Tourism is an Olympic Sport

Have you ever wondered what it must have been like to witness an ancient chariot race? Can you imagine yourself in the midst of something that might be straight out of Ben-Hur? Well, the screaming crowds might only converge once every few years, but if you come to Athens, not everything gets left up to the imagination!

This is Kallimarmaro Stadium, located in the shadow of the Acropolis and made almost entirely of marble (Kallimarmaro is actually Greek for “good marble”), and it’s one of the oldest sports venues in the world. As far as arenas go, it’s an unusually interesting site, with a lot of history behind it. It’s known by a few names. It also goes as the Old Olympic Stadium because it was the primary venue for the very first modern Olympics, all the way back in 1896. Other times, you might hear it called the Panathinaiko Stadio, a reference to the Panathenaic games, which were basically the Athenian version of the Olympics that were held on the site every four years during ancient times.

So, it’s got a lot of names, and a lot of history! The marble bleachers that are there now aren’t exactly the same as the ones that Pericles might have cheered from some 2500 years ago. Originally, there was probably some kind of racetrack on the site, but those tend to not age very well, and would not  leave much of a trace. The original stadium was built sometime during the 4th century BCE, and because it underwent a number of changes and renovations over the years, the framework for the structure that exists today dates back to a big project of a Roman Senator and Athenian philanthropist named Herodes Atticus, the same guy who paid for the construction of the still-active theater at the base of the  Acropolis. I suppose if you have enough money to build your city a cool theater AND a giant stadium, you can probably get away with splurging on making the whole thing out of marble, too.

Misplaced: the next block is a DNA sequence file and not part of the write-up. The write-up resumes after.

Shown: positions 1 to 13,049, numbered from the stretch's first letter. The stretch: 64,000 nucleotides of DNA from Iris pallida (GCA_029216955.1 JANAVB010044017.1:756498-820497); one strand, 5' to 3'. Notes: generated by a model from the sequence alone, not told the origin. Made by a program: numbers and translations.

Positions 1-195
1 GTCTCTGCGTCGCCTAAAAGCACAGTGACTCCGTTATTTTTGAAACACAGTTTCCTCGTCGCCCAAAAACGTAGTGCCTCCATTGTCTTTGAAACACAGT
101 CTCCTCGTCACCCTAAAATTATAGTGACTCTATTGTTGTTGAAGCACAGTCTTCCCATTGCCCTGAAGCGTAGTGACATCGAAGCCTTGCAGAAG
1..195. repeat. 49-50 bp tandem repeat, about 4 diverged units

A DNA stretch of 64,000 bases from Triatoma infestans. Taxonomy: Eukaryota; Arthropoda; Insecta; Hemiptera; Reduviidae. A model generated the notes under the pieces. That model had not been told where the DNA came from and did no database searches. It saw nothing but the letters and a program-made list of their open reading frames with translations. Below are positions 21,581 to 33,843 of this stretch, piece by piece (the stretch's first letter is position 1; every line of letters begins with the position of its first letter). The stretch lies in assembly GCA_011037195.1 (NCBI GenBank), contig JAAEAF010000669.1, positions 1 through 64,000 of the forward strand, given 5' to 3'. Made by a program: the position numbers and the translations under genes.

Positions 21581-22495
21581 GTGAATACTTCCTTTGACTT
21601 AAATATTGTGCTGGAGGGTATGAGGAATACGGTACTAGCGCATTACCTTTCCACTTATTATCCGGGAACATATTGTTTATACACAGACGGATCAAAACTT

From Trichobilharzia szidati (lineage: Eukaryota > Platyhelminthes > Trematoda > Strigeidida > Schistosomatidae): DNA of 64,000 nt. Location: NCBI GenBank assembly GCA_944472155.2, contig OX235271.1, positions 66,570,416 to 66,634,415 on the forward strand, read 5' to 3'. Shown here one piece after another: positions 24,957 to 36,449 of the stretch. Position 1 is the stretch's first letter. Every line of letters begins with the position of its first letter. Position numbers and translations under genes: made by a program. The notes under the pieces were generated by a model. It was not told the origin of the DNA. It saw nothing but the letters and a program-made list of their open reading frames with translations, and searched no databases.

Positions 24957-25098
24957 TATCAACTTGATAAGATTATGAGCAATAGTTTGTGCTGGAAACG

Of course, most of stadium had to be rebuilt in the 19th century before they could actually use it for anything, but enough of the original survived from the Roman days that when you walk around it now, you can look around and see pretty much the same thing the ancient Athenians saw. The stadium business basically went belly-up after the Christianized Byzantine Emperors decided to ban all of the old pagan sports and athletic festivals, so over the years, Kallimarmaro fell into ruin, and most of the marble was stripped away for other building projects. Eventually, most of it wound up buried underground, and sort of forgotten. When the Ottomans took over, people stayed away from the area because there was supposedly a coven of witches hiding in the ruins, doing whatever it is communities of witches tend to do. We might never know what exactly that might be, but we do know that if you want a bunch of ancient ruins largely untouched by humanity for hundreds of years to stay that way, making everyone believe it’s haunted by witches is pretty effective.

The witches must have left along with the Ottomans after the Greek War of Independence, because when the new nation of Greece was invigorated by a revival of interest in its ancient predecessors, Kallimarmaro was one of the beneficiaries. When the world was reintroduced to the Olympics in 1896, it was decided that a reconstructed and refurbished Kallimarmaro would be the perfect setting to showcase it. So that’s how central Athens wound up being the home of a truly ancient stadium that looks at once like it was built long ago and yesterday. It’s totally open to the public now (for a small fee, but you do get an audio tour for your euro!), and you too can walk through the underground tunnel and picture yourself, maybe a gladiator or charioteer, emerging 2000 years ago to a screaming crowd of 50,000 ancient Athenians, or standing in the center of the podium accepting a medal and an olive wreath, and maybe you’ll think about how in some ways, they weren’t so different from us after all.